Skip to main content
Mic Locker
Danny Ledger
Tim Haaf
Rachel McGee

Iconic media companies have long proven resilient amid disruption. But with content consumption and distribution trends shifting ever more rapidly, there’s no guarantee of survival—one major reason why storied media brands are teaming up and looking to combine assets to strengthen their position and prepare for a new era, whatever it might look like.

Traditional media was already in the late stages of this transformation, with leaders beginning to comprehend the new landscape, when COVID-19 arrived to radically disrupt everyday life. Recovery from the pandemic disruption will likely dominate operational strategy in the near term, even as companies consider how to address the broader and longer-term transformations in media and entertainment.

Dealing with disruption

To adapt to these changes, media companies have consistently used M&A to remain competitive and future-proof businesses. Since 2014, companies have executed more than US$700 billion in strategic M&A deals across media and entertainment sectors,1 highlighted by transactions such as the Walt Disney Co.’s acquisition of 21st Century Fox’s entertainment assets and AT&T Inc.’s acquisition of Time Warner Inc., including its HBO and Turner assets. Just as unprecedented change has forced companies to consider transactions—such as merging with a fierce rival—that would have been unthinkable years before, it may cause companies look to invest in areas previously ignored or out of their comfort zone.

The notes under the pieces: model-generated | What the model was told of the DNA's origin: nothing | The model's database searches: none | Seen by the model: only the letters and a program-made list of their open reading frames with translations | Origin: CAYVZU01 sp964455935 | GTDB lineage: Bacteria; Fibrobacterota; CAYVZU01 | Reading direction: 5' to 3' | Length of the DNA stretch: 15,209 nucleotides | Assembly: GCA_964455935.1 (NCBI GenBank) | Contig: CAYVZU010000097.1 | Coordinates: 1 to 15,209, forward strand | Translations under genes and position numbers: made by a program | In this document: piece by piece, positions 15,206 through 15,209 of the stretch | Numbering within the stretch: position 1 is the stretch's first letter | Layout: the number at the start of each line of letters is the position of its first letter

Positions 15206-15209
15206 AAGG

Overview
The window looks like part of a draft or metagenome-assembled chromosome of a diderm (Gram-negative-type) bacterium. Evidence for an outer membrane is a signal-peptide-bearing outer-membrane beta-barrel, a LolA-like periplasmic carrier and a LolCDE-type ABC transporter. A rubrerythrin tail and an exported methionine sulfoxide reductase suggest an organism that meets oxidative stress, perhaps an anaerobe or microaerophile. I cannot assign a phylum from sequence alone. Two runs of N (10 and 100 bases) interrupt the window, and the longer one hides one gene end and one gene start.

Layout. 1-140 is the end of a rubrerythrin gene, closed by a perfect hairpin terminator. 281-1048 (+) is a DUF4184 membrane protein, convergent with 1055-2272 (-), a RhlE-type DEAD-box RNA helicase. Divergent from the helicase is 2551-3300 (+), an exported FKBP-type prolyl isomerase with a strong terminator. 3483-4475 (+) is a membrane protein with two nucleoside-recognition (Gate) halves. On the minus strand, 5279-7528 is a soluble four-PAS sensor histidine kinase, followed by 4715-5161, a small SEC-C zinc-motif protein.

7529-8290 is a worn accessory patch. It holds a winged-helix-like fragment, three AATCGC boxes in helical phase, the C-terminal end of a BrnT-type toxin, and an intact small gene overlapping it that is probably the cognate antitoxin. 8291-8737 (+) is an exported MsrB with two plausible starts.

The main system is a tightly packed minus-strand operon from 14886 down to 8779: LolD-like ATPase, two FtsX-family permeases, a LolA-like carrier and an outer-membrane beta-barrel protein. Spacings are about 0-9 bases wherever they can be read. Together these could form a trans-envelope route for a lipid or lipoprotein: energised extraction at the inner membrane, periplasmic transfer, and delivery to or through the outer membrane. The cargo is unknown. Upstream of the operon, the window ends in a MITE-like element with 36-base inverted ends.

Globally, the broader telecom, media, and entertainment sector M&A volume fell by 17% in the first half of 2020 compared to a year earlier, while value is 47% down. In the United States, the sector has been far more resilient, with volume down only 4%. But the 45% decline in deal value suggests that companies are looking at small and midsized deals following the megamergers, albeit with continued pandemic-related uncertainty also hampering valuations. Although the economic outlook will loom large, M&A deal pricing is likely to be influenced by demand for and supply of independent targets.

  1. Kevin Westcott et al., Digital media trends survey, 14th edition, Deloitte Insights, June 23, 2020.

    View in Article

Did you find this useful?

Thanks for your feedback

If you would like to help improve further, please complete a 3-minute survey